NEW YORK — The Phillies arrived in New York past midnight Sunday, providing plenty of time to pass before Tuesday’s series opener against the Mets.
Odubel Herrera walked through a snowy Central Park. J.P. Crawford played with his husky. Rhys Hoskins did television interviews. Gabe Kapler reflected. The Phillies manager said he spent 48 hours trying to find ways to improve after a challenging start to his managerial career.
He evaluated how he used his bullpen in Atlanta, changing pitchers 18 times over three games. He spoke to Hoby Milner, who entered Saturday night’s game without warming up, and members of his coaching staff. He thought about his decision to remove Aaron Nola after 68 pitches on opening day.
The Phillies lost two of their first three games and the manager said it gave him an opportunity to “think about the areas that I need to improve as a manager.” So Kapler started writing.
“When we all sit back and look at our own processes and our practices, I think it’s good sometimes to get things down for ourselves. Just address the areas where we can get better,” Kapler said. “One of the ways to do that is to sit down and put it down on paper. So I just spent the last 48 hours putting a lot of my own thoughts down on paper of how we can be better. Then sharing that information with various people in this clubhouse and sharing that information with people that I really trust in our front office and learning as much as we can.”
The way the Phillies used their bullpen in the first three games cannot continue, Kapler said. The team entered the season with nine relievers and two built-in off days in the first nine days. The Phillies had the luxury to play matchups and rely heavily on their bullpen. But Friday begins a stretch of 15 games in 16 days. And they will shed a reliever this weekend when Jake Arrieta is added to the roster.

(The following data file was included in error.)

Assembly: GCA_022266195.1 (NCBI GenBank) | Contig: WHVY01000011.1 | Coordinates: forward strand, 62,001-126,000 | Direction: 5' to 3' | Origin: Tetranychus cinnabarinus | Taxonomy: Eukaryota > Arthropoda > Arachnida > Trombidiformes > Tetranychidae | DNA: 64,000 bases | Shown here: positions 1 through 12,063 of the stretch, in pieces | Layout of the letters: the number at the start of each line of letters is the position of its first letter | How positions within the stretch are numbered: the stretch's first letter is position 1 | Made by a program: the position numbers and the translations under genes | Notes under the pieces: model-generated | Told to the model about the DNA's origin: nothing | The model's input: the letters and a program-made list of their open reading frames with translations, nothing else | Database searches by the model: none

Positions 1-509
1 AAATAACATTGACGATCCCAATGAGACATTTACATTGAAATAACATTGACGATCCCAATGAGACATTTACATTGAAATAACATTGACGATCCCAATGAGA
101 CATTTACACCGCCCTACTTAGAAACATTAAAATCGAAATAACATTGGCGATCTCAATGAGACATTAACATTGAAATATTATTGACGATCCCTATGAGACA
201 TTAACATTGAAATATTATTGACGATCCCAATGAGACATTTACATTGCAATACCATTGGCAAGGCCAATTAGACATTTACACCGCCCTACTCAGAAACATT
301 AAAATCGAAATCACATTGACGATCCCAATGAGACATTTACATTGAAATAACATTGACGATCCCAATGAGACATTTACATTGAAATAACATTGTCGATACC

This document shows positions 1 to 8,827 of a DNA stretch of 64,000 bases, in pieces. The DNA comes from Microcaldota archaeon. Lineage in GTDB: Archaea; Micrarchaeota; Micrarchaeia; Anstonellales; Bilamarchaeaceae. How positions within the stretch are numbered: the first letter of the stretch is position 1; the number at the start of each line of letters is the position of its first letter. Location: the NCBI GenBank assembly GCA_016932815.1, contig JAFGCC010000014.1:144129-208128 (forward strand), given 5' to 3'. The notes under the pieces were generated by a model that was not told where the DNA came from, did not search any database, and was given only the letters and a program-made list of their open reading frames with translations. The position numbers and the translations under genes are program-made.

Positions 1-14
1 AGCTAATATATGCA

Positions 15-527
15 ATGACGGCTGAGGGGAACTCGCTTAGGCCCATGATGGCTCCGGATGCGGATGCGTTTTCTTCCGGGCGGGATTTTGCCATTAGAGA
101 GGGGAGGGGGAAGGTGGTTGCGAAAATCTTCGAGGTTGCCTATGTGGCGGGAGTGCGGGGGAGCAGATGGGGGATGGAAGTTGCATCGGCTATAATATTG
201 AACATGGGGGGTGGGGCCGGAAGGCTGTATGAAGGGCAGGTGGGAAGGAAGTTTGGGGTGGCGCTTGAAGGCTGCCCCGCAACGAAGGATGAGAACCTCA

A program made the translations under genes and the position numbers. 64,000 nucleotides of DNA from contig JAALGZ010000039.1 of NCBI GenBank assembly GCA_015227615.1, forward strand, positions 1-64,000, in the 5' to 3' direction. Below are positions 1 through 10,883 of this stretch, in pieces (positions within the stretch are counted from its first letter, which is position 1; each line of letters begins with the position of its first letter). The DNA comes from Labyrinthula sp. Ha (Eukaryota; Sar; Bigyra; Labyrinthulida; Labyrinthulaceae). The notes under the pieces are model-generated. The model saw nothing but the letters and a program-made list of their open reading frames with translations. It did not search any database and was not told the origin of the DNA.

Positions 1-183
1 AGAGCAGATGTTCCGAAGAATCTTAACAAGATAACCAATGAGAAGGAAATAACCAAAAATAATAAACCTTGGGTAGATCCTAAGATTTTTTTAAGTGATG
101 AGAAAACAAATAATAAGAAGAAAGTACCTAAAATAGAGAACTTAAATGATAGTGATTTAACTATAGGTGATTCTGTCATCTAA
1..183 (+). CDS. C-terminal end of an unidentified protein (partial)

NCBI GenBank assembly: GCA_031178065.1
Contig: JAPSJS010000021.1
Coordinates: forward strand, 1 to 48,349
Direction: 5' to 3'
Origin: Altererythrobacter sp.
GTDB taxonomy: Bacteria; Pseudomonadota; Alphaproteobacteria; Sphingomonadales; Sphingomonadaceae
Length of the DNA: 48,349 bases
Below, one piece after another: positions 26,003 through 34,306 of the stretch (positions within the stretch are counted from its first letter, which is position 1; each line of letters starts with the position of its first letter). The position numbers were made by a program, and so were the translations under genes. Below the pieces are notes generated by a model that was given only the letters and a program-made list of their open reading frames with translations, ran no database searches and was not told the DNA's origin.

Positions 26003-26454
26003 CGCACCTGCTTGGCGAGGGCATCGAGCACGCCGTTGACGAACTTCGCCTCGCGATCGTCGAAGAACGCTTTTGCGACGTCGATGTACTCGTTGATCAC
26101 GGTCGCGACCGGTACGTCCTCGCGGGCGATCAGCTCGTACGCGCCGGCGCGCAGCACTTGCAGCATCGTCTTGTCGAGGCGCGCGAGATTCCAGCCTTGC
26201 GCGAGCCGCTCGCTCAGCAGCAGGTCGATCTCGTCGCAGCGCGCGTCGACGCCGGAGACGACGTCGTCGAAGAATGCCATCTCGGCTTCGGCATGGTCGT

Kapler, in his writings, detailed how the Phillies would use their bullpen moving forward. Things will have to change, Kapler said. He has to find ways to still be creative but “really respect the arms and keep people healthy and strong.” It is the manager’s new challenge.
“I always challenge myself and I think all of us in this room challenge ourselves to be better based on what happened,” Kapler said. “This is an opportunity to think about the areas where we need to improve as a group and it’s given me an opportunity to think about the areas that I need to improve as a manager, so I’ve actually found it very challenging. Any way you look at it, this has been very challenging and there’s been some sting to losing a couple baseball games. There’s been some difficult moments and there’s also been a lot of opportunities to learn.”
Major League Baseball reached out to Kapler and general manager Matt Klentak after the crew chief from Saturday’s game filed a complaint when the game was delayed and Milner entered cold. Kapler said he did not know that Milner had not warmed up when the manager handed him the ball on the mound. Kapler said he believed Milner is one of the team’s quickest pitchers to get ready and “was in a healthy spot.” Milner had not warmed up because of a “communication error.” Kapler took responsibility for it.
It’s still early
General manager Matt Klentak said it was a mistake. When you hire a rookie manager, Klentak said, a learning curve can be expected. And the first games of that rookie manager’s career will be heavily scrutinized. It was time to move on, Klentak said. He flew from Atlanta to New York on the team’s charter with president Andy MacPhail. They talked about what happened in Atlanta, reflecting just like Kapler would. And they determined that “three games do not make a season.”
“Three games, as challenging as they may have been, are not going to undo all of the positives that have occurred over the last six months, both on and off the field,” Klentak said. “Most of you were around spring training all spring and saw a lot of those positives, players and energy level and environment and many other things. And there is nothing that is going to happen in three games that is going to change that.”
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